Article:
FIGS. 6A-6C and 7A-7D show a comparison between the manner in which the sound waves move away from a diaphragm which is driven as a piston, and alternatively, by a small central driven area, as in the present invention. In FIG. 6A, the arrows depict the wavefront departing from a diaphragm 70 driven in phase over its whole surface i e., a typical planar speaker acting as a piston, the dashed line 70' indicating, in a somewhat exaggerated manner, the diaphragm displacement. A substantial planar wavefront travels away from the diaphragm (FIG. 6B), and although some spreading occurs at the edges of the wavefront, the wavefront remains substantially planar (FIG. 6C), particularly when the wavelength of the frequency being radiated is small in comparison to the size of the diaphragm. The resulting poor dispersion of the radiated energy thus produces treble beaming.
Looking at FIG. 7A, it can be seen that the initial coil vibration, which occurs at a central driving coil A, is perpendicular to the plane of the diaphragm 34. The ripple or wave W caused by the spreading wavefront spreads outwardly from the central area (FIG. 7C), and a time delay occurs as the wave travels across the diaphragm. i.e., the edge of the wave lags the centre in time. Therefore, a spreading "V"-shaped sound wave in the air results and as it spreads into the room, it tends to round off its peak and become substantially circular as viewed in the cross-section of the diaphragm. As the ripple travelling in the diaphragm away from the central drive area eventually meets the marginal area within the frame it engages the damping material where its energy is dissipated.
It can be seen, therefore, that while the wave resulting in the air from the piston-driven diaphragm is planar if the wavelength of the radiated frequency is less than the diaphragm's dimension across the cross-section, in the present invention, planar waves are never produced at any frequency.
Turning now to the embodiment shown in FIGS. 8 to 10, there is shown a dipole line source configuration. The front and rear frames 75 may be of identical structure and include side edge pieces 76, end pieces 77 and cross-pieces 78, all of which may formed of wood and bonded together by a well known method. Centrally disposed magnet means 80 extends the full length of both the front and rear frames, the magnet means being supported by the end pieces 77 and cross-pieces 78. As is most apparent from FIG. 10, the magnet means 80 consists of block magnets 81, which may be of the ceramic type, arranged end-to-end and sandwiched between ferrous pole pieces 82. Along opposite sides, immediately inside of the edge pieces 76. 76 of each of the front and rear frames, and between cross-pieces 78 are frame stiffeners 83. As can be seen in FIG. 9, the opposing inside surfaces 84 of the stiffeners 83 in an assembled form, are spaced so as to provide a marginal air space 85 therebetween. The surfaces 84 are tapered or stepped towards the side edge members 76. 76, so that the air space is of decreasing thickness towards the outside of the frame. The speaker has a diaphragm 86 which is clamped in a tensioned condition between the front and rear frames. As in the previously described embodiment, a strip of double sided adhesive tape 87 may provided around the outer periphery of the membrane forming the diaphragm 88, this being the portion of the diaphragm which is clamped between the frames 75, 75 so as to ensure that the diaphragm remains in a constantly tensioned condition when held by the frame.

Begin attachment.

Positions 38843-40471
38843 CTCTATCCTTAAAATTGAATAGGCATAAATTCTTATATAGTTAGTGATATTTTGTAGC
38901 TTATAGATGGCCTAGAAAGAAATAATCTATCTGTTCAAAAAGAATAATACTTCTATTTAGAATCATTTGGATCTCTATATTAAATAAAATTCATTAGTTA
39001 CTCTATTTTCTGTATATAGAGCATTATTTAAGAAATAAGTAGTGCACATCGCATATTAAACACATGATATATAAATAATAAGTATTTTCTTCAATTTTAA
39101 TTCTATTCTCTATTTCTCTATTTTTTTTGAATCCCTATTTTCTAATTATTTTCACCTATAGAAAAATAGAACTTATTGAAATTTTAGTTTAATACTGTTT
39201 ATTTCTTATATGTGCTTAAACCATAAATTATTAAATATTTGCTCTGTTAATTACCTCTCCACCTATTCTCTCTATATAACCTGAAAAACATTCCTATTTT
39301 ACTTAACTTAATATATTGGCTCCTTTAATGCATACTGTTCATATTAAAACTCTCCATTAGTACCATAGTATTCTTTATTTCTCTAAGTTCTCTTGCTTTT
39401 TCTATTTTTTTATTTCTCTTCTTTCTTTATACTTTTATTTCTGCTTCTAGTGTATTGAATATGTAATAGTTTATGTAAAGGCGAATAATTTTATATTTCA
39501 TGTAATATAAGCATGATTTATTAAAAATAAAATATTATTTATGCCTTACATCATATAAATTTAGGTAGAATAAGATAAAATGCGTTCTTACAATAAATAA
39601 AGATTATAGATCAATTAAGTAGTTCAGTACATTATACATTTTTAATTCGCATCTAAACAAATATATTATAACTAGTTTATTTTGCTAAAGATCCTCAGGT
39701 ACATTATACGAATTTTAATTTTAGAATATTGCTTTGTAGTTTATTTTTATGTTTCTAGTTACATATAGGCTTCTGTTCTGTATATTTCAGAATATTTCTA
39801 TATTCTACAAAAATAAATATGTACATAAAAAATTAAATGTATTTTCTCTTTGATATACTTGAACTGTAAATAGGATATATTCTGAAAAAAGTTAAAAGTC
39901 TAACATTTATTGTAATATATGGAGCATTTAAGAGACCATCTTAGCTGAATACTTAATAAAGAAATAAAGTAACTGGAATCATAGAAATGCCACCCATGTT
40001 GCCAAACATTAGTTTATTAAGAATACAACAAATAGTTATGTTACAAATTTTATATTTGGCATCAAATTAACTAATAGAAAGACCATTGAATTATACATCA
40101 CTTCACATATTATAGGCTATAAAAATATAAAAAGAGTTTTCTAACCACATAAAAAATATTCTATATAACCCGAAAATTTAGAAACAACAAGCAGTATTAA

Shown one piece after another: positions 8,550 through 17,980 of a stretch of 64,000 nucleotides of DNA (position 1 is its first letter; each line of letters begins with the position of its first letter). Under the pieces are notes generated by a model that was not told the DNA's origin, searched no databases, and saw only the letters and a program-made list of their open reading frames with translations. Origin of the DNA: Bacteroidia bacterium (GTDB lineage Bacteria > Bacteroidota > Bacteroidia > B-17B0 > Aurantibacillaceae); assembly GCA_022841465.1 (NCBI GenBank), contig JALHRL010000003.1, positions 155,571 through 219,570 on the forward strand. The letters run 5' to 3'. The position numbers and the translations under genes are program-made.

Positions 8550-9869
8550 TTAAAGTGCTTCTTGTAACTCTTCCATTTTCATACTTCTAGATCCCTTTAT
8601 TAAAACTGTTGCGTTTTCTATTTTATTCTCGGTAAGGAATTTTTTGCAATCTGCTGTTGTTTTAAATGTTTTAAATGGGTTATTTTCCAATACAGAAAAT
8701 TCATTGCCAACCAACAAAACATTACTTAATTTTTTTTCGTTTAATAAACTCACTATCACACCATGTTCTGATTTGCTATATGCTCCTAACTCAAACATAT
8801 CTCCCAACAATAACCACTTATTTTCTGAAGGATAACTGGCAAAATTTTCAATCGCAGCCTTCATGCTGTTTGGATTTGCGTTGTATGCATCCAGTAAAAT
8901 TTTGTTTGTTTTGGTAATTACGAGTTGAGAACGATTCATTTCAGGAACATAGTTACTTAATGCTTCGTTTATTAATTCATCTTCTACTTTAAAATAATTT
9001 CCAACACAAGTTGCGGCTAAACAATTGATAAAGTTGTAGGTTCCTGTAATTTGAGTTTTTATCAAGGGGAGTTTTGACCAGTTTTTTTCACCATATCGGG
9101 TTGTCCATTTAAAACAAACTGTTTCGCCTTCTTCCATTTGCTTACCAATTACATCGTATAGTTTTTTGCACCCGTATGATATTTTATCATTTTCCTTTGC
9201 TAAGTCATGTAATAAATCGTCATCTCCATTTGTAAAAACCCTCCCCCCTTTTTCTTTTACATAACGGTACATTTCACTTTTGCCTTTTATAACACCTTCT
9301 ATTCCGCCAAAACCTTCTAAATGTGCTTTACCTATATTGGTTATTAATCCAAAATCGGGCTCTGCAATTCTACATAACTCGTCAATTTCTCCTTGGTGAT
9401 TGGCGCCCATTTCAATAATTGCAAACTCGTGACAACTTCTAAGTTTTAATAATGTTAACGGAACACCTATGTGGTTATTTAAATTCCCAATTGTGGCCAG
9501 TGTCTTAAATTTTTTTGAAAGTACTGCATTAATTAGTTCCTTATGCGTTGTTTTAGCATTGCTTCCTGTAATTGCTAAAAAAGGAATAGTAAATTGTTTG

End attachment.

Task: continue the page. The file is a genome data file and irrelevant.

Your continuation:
The entire central area of the diaphragm is unobstructed in the illustrated embodiment and has a central line area 88 of drive extending the length thereof in the form of a plurality of side-by-side disposed conductors 90, (FIGS. 9 and 10), which are bonded to the membrane which forms the diaphragm 86. The conductors 90 provide a linear coil which is located between the two magnet means 80 carried by the front and rear frames. The presence of two magnet lines, one on either side of the diaphragm compresses the field to render it parallel to the diaphragm in the vicinity of the linear coil so that a signal applied to the coil produces motion normal to the plane of the diaphragm 86. The arrangement of the conductors 90 forming the linear coil and their connection to the leadout wires (not shown) are such that the current flows in the same direction in all of the coil's turns in the magnet gap between the pair of magnet means. The return run for the linear coil may be mounted on the frame adjacent the edge. The linear coil my include 4 to 8 turns of wire, it being preferable that the width of the coil as bonded to the diaphragm is less than the wavelength of the highest frequency of sound to be emitted from the speaker.